¶1 This is a suit to review the action of the district court of Payne county, requiring the board of county commissioners to strike from the list of assessed property of the Indian Territory Illuminating Oil Company, for the year 1928, some oil produced from a restricted allotment in Seminole county, the judgment being rendered on the 20th of August, 1929. The journal entry of judgment embraces three pages of the record, but the matters were simplified, largely by an agreed statement of facts, and the brief of the plaintiff in error states that the sole question in the case is whether or not oil that was produced in Seminole county by the Indian Territory Illuminating Oil Company sometime prior to the 1st of January, 1928, under a lease on restricted Indian land, and which was in storage in Payne county in January, 1928, mixed with other oil, was subject to taxation as property in Payne county for that year, and if so, has the Indian Territory Illuminating Oil Company proceeded in the manner prescribed by law for the purpose of correcting the assessment of said property for taxation on that property in that county during that year?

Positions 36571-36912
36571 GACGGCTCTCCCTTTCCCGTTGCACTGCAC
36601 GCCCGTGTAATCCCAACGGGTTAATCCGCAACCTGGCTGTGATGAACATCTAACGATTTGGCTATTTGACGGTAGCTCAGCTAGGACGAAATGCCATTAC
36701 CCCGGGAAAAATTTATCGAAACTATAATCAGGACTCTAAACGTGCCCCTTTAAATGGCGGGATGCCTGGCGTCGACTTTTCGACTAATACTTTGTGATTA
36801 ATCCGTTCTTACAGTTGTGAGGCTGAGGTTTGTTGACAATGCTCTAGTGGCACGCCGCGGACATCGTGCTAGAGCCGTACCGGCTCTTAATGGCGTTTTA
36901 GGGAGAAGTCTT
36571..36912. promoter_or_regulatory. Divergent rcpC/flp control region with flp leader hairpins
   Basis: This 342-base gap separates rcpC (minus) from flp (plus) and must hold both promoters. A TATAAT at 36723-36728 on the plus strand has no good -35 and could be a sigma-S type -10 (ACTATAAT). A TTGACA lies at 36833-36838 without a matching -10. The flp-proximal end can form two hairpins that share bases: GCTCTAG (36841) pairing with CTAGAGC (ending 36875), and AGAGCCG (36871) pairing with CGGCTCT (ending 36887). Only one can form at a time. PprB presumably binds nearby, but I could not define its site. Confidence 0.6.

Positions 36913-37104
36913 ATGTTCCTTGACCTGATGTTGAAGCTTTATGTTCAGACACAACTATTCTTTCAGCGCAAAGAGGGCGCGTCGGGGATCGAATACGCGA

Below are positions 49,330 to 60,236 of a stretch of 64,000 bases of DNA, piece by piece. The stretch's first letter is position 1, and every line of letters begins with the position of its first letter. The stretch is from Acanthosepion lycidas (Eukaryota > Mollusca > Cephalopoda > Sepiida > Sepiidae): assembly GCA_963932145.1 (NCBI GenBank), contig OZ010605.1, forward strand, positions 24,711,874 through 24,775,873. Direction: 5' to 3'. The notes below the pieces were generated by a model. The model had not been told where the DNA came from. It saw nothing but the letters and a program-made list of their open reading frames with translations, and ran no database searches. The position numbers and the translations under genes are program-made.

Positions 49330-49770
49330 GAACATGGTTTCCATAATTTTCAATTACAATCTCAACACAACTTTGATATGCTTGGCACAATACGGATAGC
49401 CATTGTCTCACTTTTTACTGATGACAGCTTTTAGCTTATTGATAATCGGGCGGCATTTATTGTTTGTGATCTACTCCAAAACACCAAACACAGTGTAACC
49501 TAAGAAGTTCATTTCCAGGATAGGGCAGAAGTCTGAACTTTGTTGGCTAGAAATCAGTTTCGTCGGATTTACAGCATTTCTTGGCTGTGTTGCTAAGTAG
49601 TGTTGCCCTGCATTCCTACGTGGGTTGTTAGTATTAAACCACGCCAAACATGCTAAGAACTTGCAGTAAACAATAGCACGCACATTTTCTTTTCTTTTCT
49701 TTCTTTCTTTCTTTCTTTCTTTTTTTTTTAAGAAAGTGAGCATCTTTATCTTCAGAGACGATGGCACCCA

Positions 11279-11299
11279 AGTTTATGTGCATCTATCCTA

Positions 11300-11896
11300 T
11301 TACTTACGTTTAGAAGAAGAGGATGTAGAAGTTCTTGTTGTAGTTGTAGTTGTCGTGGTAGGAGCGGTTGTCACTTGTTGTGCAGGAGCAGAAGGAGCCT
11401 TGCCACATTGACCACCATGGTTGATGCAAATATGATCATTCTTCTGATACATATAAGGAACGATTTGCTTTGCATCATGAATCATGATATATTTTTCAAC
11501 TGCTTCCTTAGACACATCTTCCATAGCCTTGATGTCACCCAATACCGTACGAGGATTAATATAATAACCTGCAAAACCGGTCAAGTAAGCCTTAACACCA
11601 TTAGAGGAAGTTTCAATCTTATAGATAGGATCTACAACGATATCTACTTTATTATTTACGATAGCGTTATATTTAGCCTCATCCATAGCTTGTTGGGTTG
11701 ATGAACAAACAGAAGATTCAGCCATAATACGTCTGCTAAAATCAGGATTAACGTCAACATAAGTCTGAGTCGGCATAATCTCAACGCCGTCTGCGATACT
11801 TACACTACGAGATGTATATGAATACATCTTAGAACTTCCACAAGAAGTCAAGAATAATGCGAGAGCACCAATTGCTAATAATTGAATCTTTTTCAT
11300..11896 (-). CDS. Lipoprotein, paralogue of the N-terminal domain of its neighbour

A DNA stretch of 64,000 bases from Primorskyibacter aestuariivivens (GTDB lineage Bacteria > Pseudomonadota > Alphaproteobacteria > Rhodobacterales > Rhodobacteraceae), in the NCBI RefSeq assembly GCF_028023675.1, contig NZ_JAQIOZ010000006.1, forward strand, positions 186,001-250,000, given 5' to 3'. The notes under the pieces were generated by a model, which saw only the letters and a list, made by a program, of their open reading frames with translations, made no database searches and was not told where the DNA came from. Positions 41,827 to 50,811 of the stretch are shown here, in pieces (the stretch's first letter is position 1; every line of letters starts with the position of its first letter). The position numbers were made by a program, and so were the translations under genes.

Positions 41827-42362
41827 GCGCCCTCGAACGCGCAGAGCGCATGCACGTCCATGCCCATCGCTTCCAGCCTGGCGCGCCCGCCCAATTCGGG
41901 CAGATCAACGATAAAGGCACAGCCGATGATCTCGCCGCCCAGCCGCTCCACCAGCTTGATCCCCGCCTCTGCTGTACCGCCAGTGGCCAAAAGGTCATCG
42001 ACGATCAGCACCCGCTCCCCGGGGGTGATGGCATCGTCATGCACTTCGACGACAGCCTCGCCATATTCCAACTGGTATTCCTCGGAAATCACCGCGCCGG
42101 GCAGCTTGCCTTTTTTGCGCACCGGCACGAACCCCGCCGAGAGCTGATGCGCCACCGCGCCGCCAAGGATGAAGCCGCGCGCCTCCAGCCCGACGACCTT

¶2 Just when this oil was produced, the record is not explicit on. The basis of the decision was that the Indian Territory Illuminating Oil Company was acting as a governmental agency, and the order was made that the county commissioners should issue a certificate of error, taking from the tax roll in school district No. 102, Eagle township, the amount of this oil, $ 169,386, and district No. 91, the amount of $ 214,322, the remainder of the judgment providing the relief awarded to the Indian Territory Illuminating Oil Company in the way of refund of taxes, etc.

¶3 The county commissioners refused to take this off of the assessment list, and the Indian Territory Illuminating Oil Company appealed to the district court with the results above set out. It appears to us in this case that this oil being a part of the property of the Indian Territory Illuminating Oil Company, and having been moved from the wells where produced and mingled with other oil, had become a part of the mass of property of Payne county, and was subject to ad valorem tax just as the farmers' horses, and the oil in storage that was produced from wells of other citizens of the state.